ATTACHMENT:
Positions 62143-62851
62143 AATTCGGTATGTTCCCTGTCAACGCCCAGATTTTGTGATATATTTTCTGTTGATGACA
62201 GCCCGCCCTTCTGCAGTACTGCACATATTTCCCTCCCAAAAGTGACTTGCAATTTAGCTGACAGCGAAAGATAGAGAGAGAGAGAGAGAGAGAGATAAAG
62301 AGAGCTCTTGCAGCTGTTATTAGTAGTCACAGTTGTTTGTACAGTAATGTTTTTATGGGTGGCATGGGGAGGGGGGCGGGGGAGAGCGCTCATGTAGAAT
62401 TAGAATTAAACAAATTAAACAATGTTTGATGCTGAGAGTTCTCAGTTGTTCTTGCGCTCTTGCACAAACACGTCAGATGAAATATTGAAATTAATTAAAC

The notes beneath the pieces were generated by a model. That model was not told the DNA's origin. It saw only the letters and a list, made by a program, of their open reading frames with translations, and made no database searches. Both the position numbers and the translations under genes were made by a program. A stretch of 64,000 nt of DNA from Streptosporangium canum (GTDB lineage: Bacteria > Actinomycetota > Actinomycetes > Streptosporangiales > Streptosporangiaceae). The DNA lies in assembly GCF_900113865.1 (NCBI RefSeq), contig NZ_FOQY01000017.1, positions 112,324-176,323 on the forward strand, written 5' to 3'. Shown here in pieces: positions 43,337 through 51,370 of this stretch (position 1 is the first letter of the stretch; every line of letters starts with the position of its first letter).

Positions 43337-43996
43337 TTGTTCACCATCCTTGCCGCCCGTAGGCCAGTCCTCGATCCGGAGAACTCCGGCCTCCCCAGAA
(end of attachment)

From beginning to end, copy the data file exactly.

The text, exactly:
Positions 62143-62851
62143 AATTCGGTATGTTCCCTGTCAACGCCCAGATTTTGTGATATATTTTCTGTTGATGACA
62201 GCCCGCCCTTCTGCAGTACTGCACATATTTCCCTCCCAAAAGTGACTTGCAATTTAGCTGACAGCGAAAGATAGAGAGAGAGAGAGAGAGAGAGATAAAG
62301 AGAGCTCTTGCAGCTGTTATTAGTAGTCACAGTTGTTTGTACAGTAATGTTTTTATGGGTGGCATGGGGAGGGGGGCGGGGGAGAGCGCTCATGTAGAAT
62401 TAGAATTAAACAAATTAAACAATGTTTGATGCTGAGAGTTCTCAGTTGTTCTTGCGCTCTTGCACAAACACGTCAGATGAAATATTGAAATTAATTAAAC

The notes beneath the pieces were generated by a model. That model was not told the DNA's origin. It saw only the letters and a list, made by a program, of their open reading frames with translations, and made no database searches. Both the position numbers and the translations under genes were made by a program. A stretch of 64,000 nt of DNA from Streptosporangium canum (GTDB lineage: Bacteria > Actinomycetota > Actinomycetes > Streptosporangiales > Streptosporangiaceae). The DNA lies in assembly GCF_900113865.1 (NCBI RefSeq), contig NZ_FOQY01000017.1, positions 112,324-176,323 on the forward strand, written 5' to 3'. Shown here in pieces: positions 43,337 through 51,370 of this stretch (position 1 is the first letter of the stretch; every line of letters starts with the position of its first letter).

Positions 43337-43996
43337 TTGTTCACCATCCTTGCCGCCCGTAGGCCAGTCCTCGATCCGGAGAACTCCGGCCTCCCCAGAA